Keep in mind Labradoodles that don’t get the appropriate training and socialisation can develop of behavioural issues just like any other dog.

These dogs thrive on social interactions and find it challenging to cope with extended periods of solitude. If you have a demanding work schedule or frequently travel, Labradoodles may not be the ideal breed for your lifestyle. It’s important to avoid separation anxiety in pets by matching their needs and your lifestyle.

Wondering if you should get a dog if you work full time? Then read about how long is too long to leave a dog home alone.

A woman sits on a rock by the ocean with her labradoodle puppy.

Average life span?

If you feed your dog a nutritionally balanced diet and keep them well exercised they could live a happy, healthy life extending over a decade. Here’s more about the average Labradoodle lifespan and other fast facts:

Average life span12 – 15 years
SizeStandard, Medium and Miniature
Height at shoulderStandard, 56 – 61 cm / Medium, 46 – 51 cm / Miniature, 36 – 41 cm
WeightStandard, 23-29 kg / Medium, 14-20 kg / Miniature, 7-11 kg
Coat typeWavy to curly
Coat coloursCaramel, black, chocolate, gold/apricot, cream, red and others!

How much for a Labradoodle puppy?

A Labradoodle puppy in Australia costs around $3,500 to $4,000 (at the time of writing). As with the Australian Cobberdog, the price will likely vary depending on which breeder you buy your dog from… or whether you adopt one.

Here’s more on bringing home an adopted dog along with our dog adoption checklist.

A labradoodle puppy on a leash on a sidewalk with graffiti written on it.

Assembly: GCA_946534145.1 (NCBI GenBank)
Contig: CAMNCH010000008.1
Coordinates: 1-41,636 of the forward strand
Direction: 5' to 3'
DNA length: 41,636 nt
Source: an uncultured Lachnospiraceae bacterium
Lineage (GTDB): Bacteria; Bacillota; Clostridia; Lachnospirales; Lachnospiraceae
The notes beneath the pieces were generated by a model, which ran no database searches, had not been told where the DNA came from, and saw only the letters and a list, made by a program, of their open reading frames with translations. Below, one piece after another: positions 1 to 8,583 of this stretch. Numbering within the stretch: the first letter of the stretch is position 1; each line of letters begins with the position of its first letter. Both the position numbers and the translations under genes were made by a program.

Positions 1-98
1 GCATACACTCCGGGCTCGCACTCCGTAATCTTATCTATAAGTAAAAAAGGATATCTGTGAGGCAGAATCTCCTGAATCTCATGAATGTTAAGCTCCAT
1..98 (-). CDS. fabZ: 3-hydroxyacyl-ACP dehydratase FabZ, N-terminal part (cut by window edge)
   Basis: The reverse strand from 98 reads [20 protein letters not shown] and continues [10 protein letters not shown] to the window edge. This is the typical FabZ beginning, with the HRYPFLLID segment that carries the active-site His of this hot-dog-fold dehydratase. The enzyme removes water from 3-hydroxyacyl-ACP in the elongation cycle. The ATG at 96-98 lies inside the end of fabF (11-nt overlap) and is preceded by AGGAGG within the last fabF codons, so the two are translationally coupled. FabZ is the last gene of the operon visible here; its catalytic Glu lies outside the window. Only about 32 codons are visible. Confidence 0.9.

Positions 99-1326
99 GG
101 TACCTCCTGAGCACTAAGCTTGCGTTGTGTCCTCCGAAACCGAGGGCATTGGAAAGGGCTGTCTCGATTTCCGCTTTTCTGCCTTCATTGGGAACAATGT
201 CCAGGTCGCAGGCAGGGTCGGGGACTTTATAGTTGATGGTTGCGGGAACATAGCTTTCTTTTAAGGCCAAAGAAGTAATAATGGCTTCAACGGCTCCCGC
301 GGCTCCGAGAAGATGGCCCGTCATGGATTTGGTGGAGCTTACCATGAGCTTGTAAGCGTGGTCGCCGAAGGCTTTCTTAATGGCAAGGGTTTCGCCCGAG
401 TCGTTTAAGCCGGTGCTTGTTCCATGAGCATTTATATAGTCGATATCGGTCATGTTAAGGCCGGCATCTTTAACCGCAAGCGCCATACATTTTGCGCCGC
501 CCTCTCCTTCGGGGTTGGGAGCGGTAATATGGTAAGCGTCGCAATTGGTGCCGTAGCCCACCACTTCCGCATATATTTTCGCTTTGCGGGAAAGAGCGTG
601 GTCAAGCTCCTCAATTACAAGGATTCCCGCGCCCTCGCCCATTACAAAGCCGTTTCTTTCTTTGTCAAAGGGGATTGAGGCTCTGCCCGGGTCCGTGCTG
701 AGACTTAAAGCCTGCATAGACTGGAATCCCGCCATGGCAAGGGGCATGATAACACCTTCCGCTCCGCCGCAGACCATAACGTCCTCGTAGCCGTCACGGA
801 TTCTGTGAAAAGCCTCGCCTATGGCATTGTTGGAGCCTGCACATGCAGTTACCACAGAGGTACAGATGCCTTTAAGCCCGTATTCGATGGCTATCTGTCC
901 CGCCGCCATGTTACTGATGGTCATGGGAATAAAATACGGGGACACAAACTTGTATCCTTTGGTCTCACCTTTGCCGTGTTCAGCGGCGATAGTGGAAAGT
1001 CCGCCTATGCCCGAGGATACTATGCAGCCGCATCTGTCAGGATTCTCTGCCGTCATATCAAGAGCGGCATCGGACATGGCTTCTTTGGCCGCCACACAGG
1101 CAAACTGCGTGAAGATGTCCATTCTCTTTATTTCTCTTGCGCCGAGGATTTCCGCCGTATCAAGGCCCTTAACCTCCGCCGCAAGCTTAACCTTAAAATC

Award winning dog insurance

Both the Labradoodle and its pedigree pal the Australian Cobberdog can be prone to genetic health conditions that are common in Labradors or Poodles. This includes conditions like hip dysplasia in dogs and eye conditions.

Responsible breeding for health

One reason it’s so important to find an ethical dog breeder is they’re more likely to do genetic tests that help mitigate the passing on of certain genetic health conditions. This can help your Labradoodle puppy live a long happy life and even go some way towards reducing the likelihood of behavioural conditions springing up.

Pet insurance is a safety net for pets and pockets

Regardless of how healthy any pet is, it’s a good idea to have pet insurance in place as a safety net. Having dog insurance can help pay towards the costs of surgery, X-rays, bloodwork, hospitalisation, stayovers at the vet clinic and much, much more.

PD Insurance gives you one or more months of FREE pet insurance when you buy your pawlicy. Click below and get your quote today.